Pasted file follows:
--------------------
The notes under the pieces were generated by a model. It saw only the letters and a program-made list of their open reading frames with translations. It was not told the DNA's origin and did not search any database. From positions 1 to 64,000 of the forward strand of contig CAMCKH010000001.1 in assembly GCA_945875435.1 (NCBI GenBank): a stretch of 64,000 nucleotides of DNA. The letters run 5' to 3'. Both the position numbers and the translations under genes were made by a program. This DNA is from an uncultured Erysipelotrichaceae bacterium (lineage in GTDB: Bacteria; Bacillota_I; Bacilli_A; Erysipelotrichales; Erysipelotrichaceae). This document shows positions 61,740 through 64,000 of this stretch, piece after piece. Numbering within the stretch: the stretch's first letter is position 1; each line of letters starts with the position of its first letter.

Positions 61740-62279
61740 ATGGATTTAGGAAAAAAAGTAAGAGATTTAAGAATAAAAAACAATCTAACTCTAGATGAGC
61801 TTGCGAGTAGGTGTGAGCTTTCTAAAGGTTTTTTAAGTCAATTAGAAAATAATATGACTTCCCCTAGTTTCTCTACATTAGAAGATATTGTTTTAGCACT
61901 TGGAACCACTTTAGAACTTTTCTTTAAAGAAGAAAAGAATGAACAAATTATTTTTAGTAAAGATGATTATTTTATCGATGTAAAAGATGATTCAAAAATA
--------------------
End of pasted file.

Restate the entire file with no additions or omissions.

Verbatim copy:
The notes under the pieces were generated by a model. It saw only the letters and a program-made list of their open reading frames with translations. It was not told the DNA's origin and did not search any database. From positions 1 to 64,000 of the forward strand of contig CAMCKH010000001.1 in assembly GCA_945875435.1 (NCBI GenBank): a stretch of 64,000 nucleotides of DNA. The letters run 5' to 3'. Both the position numbers and the translations under genes were made by a program. This DNA is from an uncultured Erysipelotrichaceae bacterium (lineage in GTDB: Bacteria; Bacillota_I; Bacilli_A; Erysipelotrichales; Erysipelotrichaceae). This document shows positions 61,740 through 64,000 of this stretch, piece after piece. Numbering within the stretch: the stretch's first letter is position 1; each line of letters starts with the position of its first letter.

Positions 61740-62279
61740 ATGGATTTAGGAAAAAAAGTAAGAGATTTAAGAATAAAAAACAATCTAACTCTAGATGAGC
61801 TTGCGAGTAGGTGTGAGCTTTCTAAAGGTTTTTTAAGTCAATTAGAAAATAATATGACTTCCCCTAGTTTCTCTACATTAGAAGATATTGTTTTAGCACT
61901 TGGAACCACTTTAGAACTTTTCTTTAAAGAAGAAAAGAATGAACAAATTATTTTTAGTAAAGATGATTATTTTATCGATGTAAAAGATGATTCAAAAATA